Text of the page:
When the wise men (or magi) found Jesus, they bowed down and presented Him gifts of gold, frankincense, and myrrh (Matthew 2:11). Why were these gifts given to Jesus?
Why did the magi give Jesus gold, frankincense, and myrrh?
Gold has historically served as a precious metal and form of currency. This gift would have provided Joseph and Mary the ability to pay for expenses as new parents. This gift also likely supported the family during their time in Egypt (Matthew 2:13-15). Some traditions further note that gold is a symbol of divinity, recognizing Jesus as God in human form.
Frankincense is a white resin from Boswellia trees that has long been used for incense or perfume. This resin has also been used as a traditional medicine in some cultures. The wise men likely presented frankincense as a perfume or oil to be used for Jesus. Frankincense was also used during worship (Exodus 30:34), perhaps symbolizing holiness. Like the frankincense in the Old Testament, Jesus would be given up as an offering for the sins of humanity.
Myrrh has been used throughout history in a variety of ways. Taken from the resin of trees in Arabia of the Commiphora family, it is often used as a perfume. Other uses have included medicinal as a digestive aid when mixed with wine, cosmetic or for purification (Esther 2:12), and embalming. Traditions often connect myrrh with the wine mix offered to Jesus on the cross (Mark 15:23) and associate its bitter taste with the suffering Jesus endured on the cross. The use of myrrh in embalming has also been associated with the death of Jesus.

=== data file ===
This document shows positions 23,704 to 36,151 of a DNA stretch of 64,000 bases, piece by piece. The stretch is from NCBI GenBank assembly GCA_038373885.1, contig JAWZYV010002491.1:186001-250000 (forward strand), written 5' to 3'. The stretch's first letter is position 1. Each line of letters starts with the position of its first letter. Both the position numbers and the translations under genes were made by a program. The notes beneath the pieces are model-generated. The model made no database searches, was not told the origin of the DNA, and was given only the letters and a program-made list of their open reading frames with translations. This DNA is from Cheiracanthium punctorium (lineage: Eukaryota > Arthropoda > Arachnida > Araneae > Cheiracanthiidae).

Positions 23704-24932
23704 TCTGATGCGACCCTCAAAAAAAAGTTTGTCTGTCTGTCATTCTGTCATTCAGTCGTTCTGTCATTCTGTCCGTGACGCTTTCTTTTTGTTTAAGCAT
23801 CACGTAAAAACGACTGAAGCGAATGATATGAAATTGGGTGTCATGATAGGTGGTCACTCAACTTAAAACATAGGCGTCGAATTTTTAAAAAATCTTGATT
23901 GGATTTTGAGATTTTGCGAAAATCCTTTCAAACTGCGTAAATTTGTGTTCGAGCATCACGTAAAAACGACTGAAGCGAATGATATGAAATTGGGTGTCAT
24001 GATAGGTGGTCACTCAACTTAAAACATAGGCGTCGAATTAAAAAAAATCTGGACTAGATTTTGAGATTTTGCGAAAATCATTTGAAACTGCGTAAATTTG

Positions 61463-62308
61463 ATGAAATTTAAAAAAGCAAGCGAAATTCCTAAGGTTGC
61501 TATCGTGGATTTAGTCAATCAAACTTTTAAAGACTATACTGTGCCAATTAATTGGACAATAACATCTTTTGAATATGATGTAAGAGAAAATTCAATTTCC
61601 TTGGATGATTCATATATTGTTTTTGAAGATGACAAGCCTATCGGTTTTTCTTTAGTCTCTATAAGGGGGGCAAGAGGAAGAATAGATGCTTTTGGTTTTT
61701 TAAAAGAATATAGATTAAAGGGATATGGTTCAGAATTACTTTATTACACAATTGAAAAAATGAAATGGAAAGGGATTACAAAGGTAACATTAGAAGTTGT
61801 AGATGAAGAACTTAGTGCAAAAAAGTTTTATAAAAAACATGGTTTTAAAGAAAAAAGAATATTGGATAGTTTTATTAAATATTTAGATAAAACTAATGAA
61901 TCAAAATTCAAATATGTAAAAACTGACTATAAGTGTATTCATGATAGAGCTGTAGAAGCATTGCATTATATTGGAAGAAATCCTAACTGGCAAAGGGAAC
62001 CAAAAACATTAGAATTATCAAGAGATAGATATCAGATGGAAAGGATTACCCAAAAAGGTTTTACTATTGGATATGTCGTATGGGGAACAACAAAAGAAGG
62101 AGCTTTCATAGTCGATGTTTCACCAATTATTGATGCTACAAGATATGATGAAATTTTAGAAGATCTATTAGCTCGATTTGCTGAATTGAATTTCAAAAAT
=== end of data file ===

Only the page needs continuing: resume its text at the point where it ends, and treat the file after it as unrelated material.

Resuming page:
While the symbolism of these three gifts is often highlighted more today, the gifts were both practical and generous. The wise men offered gold, the equivalent of giving money to the family of a newborn, an important practical need for a young, new family. Frankincense and myrrh were both highly valued in first century culture, noting a gift that was special yet also held practical value as an oil for Jesus and perhaps His family members.
In the end, these wise men gave what they had to show their devotion to Jesus as the new king. They became the first non-Jews to recognize the importance of Jesus, traveled a great distance at great cost to worship Him, left Him generous gifts, and returned home as God directed to keep Jesus and His family safe. Their honorable legacy continues to impact lives today as those who sought the Son of God and recognized Him as king.
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